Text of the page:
Basionym: Polyporus taxi Bondartsev, Bot. Materialy Otdela Sporovykh Rastenii,V (1-3): 17 (1940);
Syn.: Hapalopilus taxi (Bondartsev) Bondartsev et Singer, Ann. Mycol. 39: 52 (1941);
Parmastomyces taxi (Bondartsev) Dai et Niemelä, Ann. Bot. Fennici 32: 222 (1995);
Tyromyces taxi (Bondartsev) Ryvarden et Gilb., Europ. Polypores, Pt. 2: 693 (1994)
This is a rare transeurasian temperate species occured in relict plant communities and characterized by disjunctive area.
Extends from Western Caucasus to Russian Far East (sothern part), northeastern China (Jilin Prov.) and Ilan Prov. of Taiwan. It have not been found in Europe so far. In total this species is known from 10 localities.
It was found in 5 regions of Russia: Western Caucasus (Krasnodar Prov. (kray), Adygea Republic), Southern Siberia (Salair) and Far East (Khabarovsk Prov. and Primorsky Prov.). In Russia 8 finds are known today. In China it was found in Jilin Prov. (Changbai Co., Changbai Forest Reserve) and in Taivan (Ilan Co.). According to Dahlberg and Mueller (2011), the category EN C 2a (i) may be applied (global population size appr. 2000 mature individuals, global population is divided into appr. 8 small subpopulations).
In Caucasus this species was found in relict plant communities with Taxus baccata. The type locality (yew-box groove in Khosta river canyon) is under threat of destroying because of epiphytoty of Buxus colchica and recreation press. Another locality is located in unprotected area of Adygea Rep. and is vulnerable also. Plant communities with Taxus baccata decline in Caucasus and this process is expected to continue in the next 50 years, followed by the decline of the species.
The rest specimens was found in reserves (excl. Salair (Siberia) and Taiwan?) on Larix gmelinii, Larix sp. and Pinus koraiensis.
Population Trend: Deteriorating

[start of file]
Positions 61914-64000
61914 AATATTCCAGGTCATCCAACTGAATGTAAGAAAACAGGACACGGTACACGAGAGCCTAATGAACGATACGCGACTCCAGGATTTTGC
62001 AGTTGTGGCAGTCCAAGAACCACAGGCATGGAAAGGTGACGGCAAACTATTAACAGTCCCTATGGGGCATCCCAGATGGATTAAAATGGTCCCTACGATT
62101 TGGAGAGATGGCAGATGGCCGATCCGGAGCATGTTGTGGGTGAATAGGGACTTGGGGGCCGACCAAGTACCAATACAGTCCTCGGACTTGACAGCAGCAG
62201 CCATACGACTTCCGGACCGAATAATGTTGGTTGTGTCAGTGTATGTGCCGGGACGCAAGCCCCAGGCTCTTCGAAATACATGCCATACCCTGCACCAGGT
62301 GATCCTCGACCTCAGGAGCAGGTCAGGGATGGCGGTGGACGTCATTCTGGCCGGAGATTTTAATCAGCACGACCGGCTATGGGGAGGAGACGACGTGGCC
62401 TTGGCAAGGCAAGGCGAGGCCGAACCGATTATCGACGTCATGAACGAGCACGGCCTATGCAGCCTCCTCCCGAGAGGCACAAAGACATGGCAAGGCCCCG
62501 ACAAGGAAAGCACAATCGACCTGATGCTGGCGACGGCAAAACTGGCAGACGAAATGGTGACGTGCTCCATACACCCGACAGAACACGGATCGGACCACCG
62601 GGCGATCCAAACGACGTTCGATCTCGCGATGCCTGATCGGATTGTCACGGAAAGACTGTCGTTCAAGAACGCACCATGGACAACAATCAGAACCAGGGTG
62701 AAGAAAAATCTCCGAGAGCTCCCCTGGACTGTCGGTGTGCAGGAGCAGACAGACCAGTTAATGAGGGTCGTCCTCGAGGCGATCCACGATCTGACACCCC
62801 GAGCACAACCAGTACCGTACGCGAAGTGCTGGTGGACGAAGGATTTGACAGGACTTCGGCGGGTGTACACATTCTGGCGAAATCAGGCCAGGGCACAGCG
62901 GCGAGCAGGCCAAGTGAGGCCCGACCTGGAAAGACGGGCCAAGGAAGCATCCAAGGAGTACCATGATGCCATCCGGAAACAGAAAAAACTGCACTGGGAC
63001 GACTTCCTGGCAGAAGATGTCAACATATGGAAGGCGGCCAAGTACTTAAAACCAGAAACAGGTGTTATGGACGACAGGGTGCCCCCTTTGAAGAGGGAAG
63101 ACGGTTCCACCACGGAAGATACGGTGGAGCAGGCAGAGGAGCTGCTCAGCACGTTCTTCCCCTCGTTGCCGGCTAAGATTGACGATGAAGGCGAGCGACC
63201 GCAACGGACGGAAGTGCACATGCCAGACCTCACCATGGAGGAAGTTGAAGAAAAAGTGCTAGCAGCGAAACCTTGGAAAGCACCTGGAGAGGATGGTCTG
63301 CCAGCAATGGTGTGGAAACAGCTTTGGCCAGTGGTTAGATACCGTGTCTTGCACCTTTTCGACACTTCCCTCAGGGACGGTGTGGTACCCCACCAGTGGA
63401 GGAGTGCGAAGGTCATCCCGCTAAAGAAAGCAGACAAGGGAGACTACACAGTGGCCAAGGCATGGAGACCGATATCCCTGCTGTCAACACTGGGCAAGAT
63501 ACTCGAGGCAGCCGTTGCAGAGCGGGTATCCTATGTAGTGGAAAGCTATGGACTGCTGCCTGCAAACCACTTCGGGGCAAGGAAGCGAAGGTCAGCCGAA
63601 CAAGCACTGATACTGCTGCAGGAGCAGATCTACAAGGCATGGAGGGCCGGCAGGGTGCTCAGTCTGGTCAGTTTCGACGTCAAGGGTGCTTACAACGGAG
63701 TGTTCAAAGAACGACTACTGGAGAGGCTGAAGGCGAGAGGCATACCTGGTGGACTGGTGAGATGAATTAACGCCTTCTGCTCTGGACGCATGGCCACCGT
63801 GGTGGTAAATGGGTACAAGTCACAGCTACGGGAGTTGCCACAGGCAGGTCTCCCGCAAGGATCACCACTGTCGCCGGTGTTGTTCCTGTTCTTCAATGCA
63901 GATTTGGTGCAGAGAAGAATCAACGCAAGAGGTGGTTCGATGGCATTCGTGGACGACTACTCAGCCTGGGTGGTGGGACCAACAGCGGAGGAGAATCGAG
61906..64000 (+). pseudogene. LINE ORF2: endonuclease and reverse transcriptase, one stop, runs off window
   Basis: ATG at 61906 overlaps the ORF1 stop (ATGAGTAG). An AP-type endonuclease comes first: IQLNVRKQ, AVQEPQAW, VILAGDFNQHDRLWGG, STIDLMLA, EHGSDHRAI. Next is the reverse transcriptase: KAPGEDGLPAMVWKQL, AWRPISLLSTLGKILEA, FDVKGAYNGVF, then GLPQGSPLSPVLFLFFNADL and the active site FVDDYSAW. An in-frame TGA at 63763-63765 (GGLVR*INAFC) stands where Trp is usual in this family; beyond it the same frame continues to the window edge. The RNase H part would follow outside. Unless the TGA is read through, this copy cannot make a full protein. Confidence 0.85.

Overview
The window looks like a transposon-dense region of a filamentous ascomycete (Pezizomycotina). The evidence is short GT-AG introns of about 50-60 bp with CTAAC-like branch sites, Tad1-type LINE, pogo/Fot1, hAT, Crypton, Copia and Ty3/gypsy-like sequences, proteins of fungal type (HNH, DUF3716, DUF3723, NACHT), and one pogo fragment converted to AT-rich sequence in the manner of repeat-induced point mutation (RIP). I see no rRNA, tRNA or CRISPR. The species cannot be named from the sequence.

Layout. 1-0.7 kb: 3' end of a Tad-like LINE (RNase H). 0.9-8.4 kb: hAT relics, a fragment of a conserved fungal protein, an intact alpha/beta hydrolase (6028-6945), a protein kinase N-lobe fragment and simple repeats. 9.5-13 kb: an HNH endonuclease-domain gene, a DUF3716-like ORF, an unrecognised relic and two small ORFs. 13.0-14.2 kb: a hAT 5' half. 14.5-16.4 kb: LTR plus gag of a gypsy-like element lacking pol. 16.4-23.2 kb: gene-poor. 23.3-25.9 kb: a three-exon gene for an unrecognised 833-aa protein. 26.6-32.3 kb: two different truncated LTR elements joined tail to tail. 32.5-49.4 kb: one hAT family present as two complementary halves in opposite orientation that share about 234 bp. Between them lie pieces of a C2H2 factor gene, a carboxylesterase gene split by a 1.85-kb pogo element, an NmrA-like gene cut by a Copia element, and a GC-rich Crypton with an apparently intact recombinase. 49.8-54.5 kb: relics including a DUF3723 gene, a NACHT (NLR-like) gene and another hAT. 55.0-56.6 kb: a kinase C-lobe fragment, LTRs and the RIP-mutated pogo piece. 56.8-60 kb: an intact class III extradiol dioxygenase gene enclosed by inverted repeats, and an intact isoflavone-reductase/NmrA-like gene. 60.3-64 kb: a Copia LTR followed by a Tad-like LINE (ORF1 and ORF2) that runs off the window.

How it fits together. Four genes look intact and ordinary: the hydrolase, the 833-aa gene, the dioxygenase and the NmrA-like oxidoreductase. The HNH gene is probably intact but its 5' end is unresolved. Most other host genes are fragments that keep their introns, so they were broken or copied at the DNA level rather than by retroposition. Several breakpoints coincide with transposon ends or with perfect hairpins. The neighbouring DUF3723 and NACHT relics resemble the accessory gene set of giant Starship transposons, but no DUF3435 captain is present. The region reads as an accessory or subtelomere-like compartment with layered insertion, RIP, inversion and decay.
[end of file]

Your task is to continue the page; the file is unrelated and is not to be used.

It is a wood-inhabiting fungus caused brown heart rot (Parmasto, 1999). B. taxi was registered for the first time on a stump of Taxus baccata in the Black Sea region of Caucasus. Then it was found on Chamaecyparis formosensis, Larix gmelinii (= L. dahurica), Larix sp. and Pinus koraiensis in Siberia and Far East. There are not enough data about its ecology. Presumably it is a saprotroph but perhaps colonizes living trees and continuing degradation after the tree has died. Specific set of colonized trees may be an evidence of the high specialization to woody substrate. There are not data about the age of trees colonized by this fungus. However, as the specimens were found mainly in protected areas we may suppose that the this fungus tends to old forests.
The main threat for the Caucasian subpopulation is the rapid decline of yew due to intensive development of human activity (recreation, building, cutting down of yew for souvenirs, etc.). But the threats for the subpopulations of Far East are less apprehensible because the areas of Larix gmelinii and Pinus koraiensis cover all Eastern Siberia and Far East and do not decline so significantly.
In Caucasus all plant communities with yew should be protected.
We have got a little information about the ecology and distribution of this distinct and very rare species. We should сoncentrate efforts on the search of new localities and studying of its ecology.
Bondartsev A. S. Polypores of European part of Russia and Caucasus. - Moscow, Acad. Press, 1953. - 1106 p. (In Russian)
Vassilieva L. N. Fungi of Caucasian Reserve. - Uchenye Zapiski Kazanskogo universiteta. Otdelnyi ottisk. - Kazan,1939. - Vol. 99 (1). - 66 p. (In Russian)
Parmasto E. Bondarcevomyces, a new genus of polypores (Hymenomycetes, Basidiomycota) // Mycotaxon. – 1999. – Vol. 70. – P. 219-225.